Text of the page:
Captain Marvel made over $1 billion in movie theatres this spring, elevating the character from a trivia answer amongst comic book nerds to a full on superhero icon. Her costume will officially be a Halloween and Comic-Con staple for years to come. In theory, that means the movie should also be an iconic piece of pop culture that’s endlessly memed, parodied, and quoted. Yet, unlike last’s year’s similarly timed and similarly successful Black Panther, that’s just not happening. It’s not that the movie is bad, just middle of the road. It’s the power of the Marvel brand and the need everyone felt to see the last entry in the endless franchise before Endgame that pushed the blockbuster over a billion more than anything else. Otherwise, Captain Marvel is one of the most mediocre MCU movies in years. That still means it’s better than almost any DCEU movie, but that ain’t saying much.
According to movie review convention, a plot summary should come next, but I’m not going to bother. This movie’s plot is needlessly convoluted as a means of injecting some life into Captain Marvel’s forgettable origin. You see, not all iconic superheroes have iconic origin story. Captain Marvel is a particularly weird case where there isn’t even a single canonical origin for the character, but a collection of stories about various people named Captain Marvel who have popped up in Marvel comics for decades. The Captain Marvel that Brie Larson plays is indeed beloved within the contemporary Marvel Universe, but more for what she represents than any particularly memorable storylines. It’s a problem that the MCU brain trust will face as they pull deeper and deeper cuts out of Stan Lee’s vault to populate their cinematic universe. Hopefully origin stories will start being pushed aside in general, since most kids’ first Marvel comic was purchased at a convenience store at random and a paragraph of plot summary was all they needed to dive into a more exciting story than yet another birth-of-a-hero journey.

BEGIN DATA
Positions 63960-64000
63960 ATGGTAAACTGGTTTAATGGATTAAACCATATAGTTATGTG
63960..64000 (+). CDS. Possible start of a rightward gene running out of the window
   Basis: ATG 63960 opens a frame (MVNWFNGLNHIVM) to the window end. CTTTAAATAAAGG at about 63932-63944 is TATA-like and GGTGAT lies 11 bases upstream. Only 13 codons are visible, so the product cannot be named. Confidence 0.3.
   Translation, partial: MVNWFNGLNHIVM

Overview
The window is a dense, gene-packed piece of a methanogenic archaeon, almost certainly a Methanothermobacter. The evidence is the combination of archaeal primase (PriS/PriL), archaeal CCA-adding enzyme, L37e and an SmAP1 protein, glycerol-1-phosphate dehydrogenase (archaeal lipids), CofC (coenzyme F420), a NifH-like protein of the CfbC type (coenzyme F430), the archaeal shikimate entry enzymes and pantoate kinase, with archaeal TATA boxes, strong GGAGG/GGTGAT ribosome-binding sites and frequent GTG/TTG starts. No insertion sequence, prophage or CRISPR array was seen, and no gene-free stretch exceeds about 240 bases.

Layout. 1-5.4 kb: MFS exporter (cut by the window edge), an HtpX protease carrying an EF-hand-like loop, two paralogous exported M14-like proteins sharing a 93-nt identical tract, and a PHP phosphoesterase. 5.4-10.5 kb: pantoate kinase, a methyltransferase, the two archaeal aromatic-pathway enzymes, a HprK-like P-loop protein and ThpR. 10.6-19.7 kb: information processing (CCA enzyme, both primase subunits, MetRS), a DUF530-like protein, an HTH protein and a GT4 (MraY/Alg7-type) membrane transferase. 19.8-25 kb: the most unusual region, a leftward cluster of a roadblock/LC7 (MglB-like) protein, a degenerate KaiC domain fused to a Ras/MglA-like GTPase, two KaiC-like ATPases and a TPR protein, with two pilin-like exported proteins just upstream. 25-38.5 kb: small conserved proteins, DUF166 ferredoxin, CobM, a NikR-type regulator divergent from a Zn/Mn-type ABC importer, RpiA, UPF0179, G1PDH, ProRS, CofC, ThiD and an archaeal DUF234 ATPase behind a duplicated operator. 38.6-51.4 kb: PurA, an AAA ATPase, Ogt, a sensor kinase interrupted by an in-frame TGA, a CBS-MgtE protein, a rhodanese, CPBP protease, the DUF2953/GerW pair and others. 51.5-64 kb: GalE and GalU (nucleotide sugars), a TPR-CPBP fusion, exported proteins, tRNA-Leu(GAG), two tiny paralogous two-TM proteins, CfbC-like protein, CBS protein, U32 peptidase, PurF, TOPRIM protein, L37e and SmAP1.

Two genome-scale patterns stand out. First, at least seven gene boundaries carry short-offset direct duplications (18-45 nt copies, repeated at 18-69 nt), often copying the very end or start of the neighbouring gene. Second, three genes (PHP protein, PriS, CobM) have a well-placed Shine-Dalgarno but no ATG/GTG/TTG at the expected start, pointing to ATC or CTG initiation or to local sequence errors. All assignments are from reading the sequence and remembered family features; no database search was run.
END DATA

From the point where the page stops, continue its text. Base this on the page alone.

Still, the movie does it’s best to tell an origin story that no one really needed. Indie intimate character drama darlings Anna Boden and Ryan Fleck were an interesting choice to direct the project. They focus more on the character beats and emotion than spectacle, mining far more of both than should be possible. Their choice to turn Captain Marvel’s origin into a Bourne Identity style mystery was a wise way to mask a tedious tale in broken psychology and brooding pain that is far more resonant than it should be (ditto their geeky gottcha reversal of turning the Skrulls into the good guys in that massive war, inverting Marvel history and saving the inevitable superhero Invasion Of The Body Snatchers picture for another phase in the endless franchise). Yet, the blockbuster is at it’s best when doing that quippy Marvel thing, giving Brie and Sam Jackson a lovable bickering buddy cop routine and delivering the finest big screen feline since Inside Llewyn Davis.
Brie Larson also cuts quite a presence on screen, despite not having much depth or character to play. Captain Marvel suffers from the Superman problem of being too powerful to ever face real danger and too pure to have much character. Now that she’s established within the MCU, the folks behind that franchise will come up with more interesting things to do with her. It’s entirely possible. Most superheroes get interesting once they are firmly established enough for creators to re-invent and toy with their personas. After all, it took too disappointingly dull Thor movies before Taika Waititi got to come in make that chunk of hunk interesting. That’ll likely happen with Captain Marvel eventually too. This movie is all heavy lifting and thankfully that necessary evil is over. Now things should get interesting. Maybe. Hopefully. Either way, the character has clearly only made its first few billion dollars for Disney. Much more to come.